• Compare and contrast novel immunoglobulin formulations/delivery systems, their risk/benefit profiles, and which patient populations novel formulations may benefit.
  • Examine emerging research data on PI genotypes and phenotypes/other emerging diagnostic strategies, and how the data intersects with novel therapies, existing therapies, and targeted treatment strategies.
  • Discuss optimal clinical communication strategies and related shared decision-making tactics for providing optimal management of PI patients.


Hey Jin Chong, MD, PhD

Division Director of Pediatric Allergy & Immunology
Associate Professor of Pediatrics
Children's Hospital of Pittsburgh
University of Pittsburgh Medical Center
Pittsburgh, PA

Physician Continuing Medical Education

Accreditation Statement

The Academy for Continued Healthcare Learning is accredited by the Accreditation Council for Continuing Medical Education (ACCME) to provide continuing medical education for physicians.

Credit Designation

The Academy for Continued Healthcare Learning designates this enduring material for a maximum of 0.5 AMA PRA Category 1 Credit(s)™. Physicians should claim only the credit commensurate with the extent of their participation in the activity.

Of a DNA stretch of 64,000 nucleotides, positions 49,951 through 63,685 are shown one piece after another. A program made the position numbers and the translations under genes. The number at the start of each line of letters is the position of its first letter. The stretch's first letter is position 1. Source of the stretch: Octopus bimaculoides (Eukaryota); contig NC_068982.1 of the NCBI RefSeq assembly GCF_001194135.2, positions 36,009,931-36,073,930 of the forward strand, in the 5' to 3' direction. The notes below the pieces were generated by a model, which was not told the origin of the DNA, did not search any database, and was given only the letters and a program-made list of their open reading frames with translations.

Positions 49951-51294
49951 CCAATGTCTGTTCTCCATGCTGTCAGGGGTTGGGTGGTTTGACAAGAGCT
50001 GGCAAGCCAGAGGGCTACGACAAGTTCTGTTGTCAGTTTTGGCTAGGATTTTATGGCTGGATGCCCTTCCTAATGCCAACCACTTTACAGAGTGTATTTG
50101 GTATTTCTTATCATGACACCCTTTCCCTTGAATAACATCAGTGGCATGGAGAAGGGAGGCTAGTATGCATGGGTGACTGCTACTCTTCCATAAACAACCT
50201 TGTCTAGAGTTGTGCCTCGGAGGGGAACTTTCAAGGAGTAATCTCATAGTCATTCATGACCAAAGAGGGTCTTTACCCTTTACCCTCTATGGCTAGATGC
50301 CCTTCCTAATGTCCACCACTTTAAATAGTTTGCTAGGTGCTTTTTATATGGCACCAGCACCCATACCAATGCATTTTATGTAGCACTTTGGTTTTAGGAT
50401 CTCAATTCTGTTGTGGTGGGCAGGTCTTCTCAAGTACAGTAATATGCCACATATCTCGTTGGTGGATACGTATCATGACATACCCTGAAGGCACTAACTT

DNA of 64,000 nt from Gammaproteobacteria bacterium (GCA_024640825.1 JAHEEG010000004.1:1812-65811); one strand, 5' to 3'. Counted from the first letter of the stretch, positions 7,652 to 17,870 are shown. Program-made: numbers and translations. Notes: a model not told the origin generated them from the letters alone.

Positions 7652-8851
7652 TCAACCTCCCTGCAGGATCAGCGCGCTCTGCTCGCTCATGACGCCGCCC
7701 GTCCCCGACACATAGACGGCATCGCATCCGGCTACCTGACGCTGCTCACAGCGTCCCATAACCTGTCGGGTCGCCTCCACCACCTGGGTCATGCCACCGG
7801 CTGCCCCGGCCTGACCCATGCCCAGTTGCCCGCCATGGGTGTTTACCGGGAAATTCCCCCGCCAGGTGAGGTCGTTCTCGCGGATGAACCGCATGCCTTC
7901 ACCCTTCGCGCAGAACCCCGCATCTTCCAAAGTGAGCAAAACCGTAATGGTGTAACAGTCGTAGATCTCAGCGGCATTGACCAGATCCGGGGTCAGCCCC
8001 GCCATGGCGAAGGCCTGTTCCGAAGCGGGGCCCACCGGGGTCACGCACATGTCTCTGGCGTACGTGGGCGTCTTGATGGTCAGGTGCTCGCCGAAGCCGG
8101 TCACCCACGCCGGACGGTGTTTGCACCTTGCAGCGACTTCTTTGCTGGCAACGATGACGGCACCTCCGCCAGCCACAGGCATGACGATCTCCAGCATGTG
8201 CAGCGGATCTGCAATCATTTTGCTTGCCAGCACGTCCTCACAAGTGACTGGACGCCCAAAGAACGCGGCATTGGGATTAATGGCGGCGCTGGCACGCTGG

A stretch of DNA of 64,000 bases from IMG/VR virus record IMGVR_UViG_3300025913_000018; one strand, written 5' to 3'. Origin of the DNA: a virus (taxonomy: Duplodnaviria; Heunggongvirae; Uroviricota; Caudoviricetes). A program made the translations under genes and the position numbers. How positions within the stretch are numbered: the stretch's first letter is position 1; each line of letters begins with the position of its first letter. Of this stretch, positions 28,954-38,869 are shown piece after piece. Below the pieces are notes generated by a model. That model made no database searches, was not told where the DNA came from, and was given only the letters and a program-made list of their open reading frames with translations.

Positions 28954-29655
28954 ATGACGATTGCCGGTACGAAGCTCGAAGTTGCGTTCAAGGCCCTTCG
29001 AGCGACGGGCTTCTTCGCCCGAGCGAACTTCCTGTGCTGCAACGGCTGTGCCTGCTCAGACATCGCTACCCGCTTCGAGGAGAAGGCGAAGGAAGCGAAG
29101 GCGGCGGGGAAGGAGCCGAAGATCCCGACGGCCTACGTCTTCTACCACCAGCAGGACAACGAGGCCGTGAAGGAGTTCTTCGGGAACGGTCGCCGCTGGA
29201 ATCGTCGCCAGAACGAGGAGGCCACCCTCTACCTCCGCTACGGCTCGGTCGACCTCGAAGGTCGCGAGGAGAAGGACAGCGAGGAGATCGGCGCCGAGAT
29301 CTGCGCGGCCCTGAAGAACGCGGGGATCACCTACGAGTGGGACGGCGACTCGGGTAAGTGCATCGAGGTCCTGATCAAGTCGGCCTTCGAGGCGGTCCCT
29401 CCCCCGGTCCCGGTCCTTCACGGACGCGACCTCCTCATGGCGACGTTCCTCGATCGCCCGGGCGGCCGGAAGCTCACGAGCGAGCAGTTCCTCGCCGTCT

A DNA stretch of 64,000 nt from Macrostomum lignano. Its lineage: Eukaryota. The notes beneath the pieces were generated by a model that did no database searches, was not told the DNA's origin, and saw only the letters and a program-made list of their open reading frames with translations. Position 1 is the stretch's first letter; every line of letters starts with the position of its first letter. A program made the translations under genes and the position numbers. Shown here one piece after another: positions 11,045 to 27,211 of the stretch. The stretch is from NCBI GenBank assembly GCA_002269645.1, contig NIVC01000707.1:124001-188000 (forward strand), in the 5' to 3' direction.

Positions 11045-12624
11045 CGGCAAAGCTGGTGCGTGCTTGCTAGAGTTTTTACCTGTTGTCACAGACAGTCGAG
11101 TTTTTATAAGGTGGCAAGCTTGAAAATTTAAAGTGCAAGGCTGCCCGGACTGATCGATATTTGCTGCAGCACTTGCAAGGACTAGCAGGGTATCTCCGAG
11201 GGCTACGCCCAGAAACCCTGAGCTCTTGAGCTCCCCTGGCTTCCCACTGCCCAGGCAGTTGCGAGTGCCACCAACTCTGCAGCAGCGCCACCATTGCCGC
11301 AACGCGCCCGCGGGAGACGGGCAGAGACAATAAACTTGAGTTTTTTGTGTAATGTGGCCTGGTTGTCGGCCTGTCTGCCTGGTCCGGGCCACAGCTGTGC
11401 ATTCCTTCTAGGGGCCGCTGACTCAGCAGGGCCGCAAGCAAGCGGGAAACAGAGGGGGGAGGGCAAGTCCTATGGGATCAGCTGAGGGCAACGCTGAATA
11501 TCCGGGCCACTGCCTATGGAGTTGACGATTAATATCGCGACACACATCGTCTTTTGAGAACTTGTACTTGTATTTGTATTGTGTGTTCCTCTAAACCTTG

Disclosures of Conflicts of Interest

The Academy for Continued Healthcare Learning (ACHL) requires that the faculty participating in a CME activity disclose all affiliations or other financial relationships (1) with the manufacturers of any commercial product(s) and/or provider(s) of commercial services discussed in an educational presentation and (2) with any commercial supporters of the activity. All conflicts of interest have been resolved prior to this CME activity. The following financial relationships have been provided:

Hey Jin Chong, MD, PhD

  • Advisory Board: Horizon Pharma

ACHL staff members and others involved with the planning, development, and review of the content for this activity have no relevant affiliations or financial relationships to disclose.

Instructions for Participation and Credit